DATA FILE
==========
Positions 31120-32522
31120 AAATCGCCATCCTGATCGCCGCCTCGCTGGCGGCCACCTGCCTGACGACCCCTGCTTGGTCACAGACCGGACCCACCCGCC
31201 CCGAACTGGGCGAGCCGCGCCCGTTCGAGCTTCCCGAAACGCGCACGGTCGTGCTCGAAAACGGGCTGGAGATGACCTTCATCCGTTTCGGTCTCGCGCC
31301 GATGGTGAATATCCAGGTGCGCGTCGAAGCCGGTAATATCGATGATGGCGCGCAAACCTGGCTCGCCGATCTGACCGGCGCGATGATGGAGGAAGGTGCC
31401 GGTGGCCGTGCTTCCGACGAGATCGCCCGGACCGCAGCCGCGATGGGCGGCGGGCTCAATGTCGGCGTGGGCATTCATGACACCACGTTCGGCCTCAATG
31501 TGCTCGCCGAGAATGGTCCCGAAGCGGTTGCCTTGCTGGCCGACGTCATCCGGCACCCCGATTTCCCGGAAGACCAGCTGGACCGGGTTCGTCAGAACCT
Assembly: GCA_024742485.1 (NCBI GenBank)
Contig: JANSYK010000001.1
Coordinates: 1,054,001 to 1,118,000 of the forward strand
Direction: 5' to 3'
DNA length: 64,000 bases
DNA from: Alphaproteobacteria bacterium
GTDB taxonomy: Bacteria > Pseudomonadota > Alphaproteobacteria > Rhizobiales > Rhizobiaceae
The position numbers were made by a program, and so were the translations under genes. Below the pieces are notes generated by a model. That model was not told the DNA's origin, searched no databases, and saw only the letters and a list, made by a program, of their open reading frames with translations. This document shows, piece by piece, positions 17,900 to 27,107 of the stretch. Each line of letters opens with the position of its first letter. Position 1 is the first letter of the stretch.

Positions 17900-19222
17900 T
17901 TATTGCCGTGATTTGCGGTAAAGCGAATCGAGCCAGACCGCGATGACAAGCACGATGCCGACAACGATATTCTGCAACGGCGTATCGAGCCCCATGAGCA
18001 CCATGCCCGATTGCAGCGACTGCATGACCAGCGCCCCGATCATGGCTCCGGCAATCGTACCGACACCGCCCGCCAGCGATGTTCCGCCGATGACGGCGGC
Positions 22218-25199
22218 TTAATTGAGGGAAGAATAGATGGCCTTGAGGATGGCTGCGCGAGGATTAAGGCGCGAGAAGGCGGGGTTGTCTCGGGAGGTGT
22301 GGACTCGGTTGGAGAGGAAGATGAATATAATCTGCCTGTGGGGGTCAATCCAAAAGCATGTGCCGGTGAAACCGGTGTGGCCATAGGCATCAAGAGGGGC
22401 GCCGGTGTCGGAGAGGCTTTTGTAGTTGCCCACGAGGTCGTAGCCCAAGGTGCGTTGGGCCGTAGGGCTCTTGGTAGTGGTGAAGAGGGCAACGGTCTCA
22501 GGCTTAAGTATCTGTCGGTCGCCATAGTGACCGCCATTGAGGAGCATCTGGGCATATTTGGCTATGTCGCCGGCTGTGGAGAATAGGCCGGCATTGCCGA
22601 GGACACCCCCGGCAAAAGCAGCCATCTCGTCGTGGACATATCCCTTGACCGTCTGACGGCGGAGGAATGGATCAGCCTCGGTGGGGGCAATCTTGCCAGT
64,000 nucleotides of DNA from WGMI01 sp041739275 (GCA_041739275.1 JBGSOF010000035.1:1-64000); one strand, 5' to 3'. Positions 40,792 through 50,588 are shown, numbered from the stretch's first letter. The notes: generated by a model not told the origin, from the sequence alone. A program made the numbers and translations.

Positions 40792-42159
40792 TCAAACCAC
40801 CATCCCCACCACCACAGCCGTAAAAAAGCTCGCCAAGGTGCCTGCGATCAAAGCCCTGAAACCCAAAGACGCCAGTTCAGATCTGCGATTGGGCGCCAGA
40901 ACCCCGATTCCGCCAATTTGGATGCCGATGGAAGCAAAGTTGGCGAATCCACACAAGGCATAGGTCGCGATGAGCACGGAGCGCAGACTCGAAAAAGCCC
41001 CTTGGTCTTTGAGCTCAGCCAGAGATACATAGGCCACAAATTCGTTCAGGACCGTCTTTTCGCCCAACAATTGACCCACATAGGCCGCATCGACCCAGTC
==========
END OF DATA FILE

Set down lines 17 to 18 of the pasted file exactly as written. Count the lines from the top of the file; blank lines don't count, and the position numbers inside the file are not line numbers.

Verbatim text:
17901 TATTGCCGTGATTTGCGGTAAAGCGAATCGAGCCAGACCGCGATGACAAGCACGATGCCGACAACGATATTCTGCAACGGCGTATCGAGCCCCATGAGCA
18001 CCATGCCCGATTGCAGCGACTGCATGACCAGCGCCCCGATCATGGCTCCGGCAATCGTACCGACACCGCCCGCCAGCGATGTTCCGCCGATGACGGCGGC